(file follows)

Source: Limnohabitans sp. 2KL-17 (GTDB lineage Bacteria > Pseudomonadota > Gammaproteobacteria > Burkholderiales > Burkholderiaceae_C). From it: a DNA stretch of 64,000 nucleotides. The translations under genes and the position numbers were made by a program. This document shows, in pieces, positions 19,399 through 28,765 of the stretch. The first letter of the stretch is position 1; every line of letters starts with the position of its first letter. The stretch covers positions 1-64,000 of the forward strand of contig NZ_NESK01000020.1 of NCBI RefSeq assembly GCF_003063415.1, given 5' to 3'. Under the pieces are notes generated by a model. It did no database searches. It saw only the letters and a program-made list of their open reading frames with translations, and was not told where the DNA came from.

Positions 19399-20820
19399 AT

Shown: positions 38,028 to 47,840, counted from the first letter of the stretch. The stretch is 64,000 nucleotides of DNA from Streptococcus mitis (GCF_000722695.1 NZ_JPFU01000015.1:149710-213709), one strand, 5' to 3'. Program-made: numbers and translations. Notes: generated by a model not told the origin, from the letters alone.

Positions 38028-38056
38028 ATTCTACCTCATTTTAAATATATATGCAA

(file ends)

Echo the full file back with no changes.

Source: Limnohabitans sp. 2KL-17 (GTDB lineage Bacteria > Pseudomonadota > Gammaproteobacteria > Burkholderiales > Burkholderiaceae_C). From it: a DNA stretch of 64,000 nucleotides. The translations under genes and the position numbers were made by a program. This document shows, in pieces, positions 19,399 through 28,765 of the stretch. The first letter of the stretch is position 1; every line of letters starts with the position of its first letter. The stretch covers positions 1-64,000 of the forward strand of contig NZ_NESK01000020.1 of NCBI RefSeq assembly GCF_003063415.1, given 5' to 3'. Under the pieces are notes generated by a model. It did no database searches. It saw only the letters and a program-made list of their open reading frames with translations, and was not told where the DNA came from.

Positions 19399-20820
19399 AT

Shown: positions 38,028 to 47,840, counted from the first letter of the stretch. The stretch is 64,000 nucleotides of DNA from Streptococcus mitis (GCF_000722695.1 NZ_JPFU01000015.1:149710-213709), one strand, 5' to 3'. Program-made: numbers and translations. Notes: generated by a model not told the origin, from the letters alone.

Positions 38028-38056
38028 ATTCTACCTCATTTTAAATATATATGCAA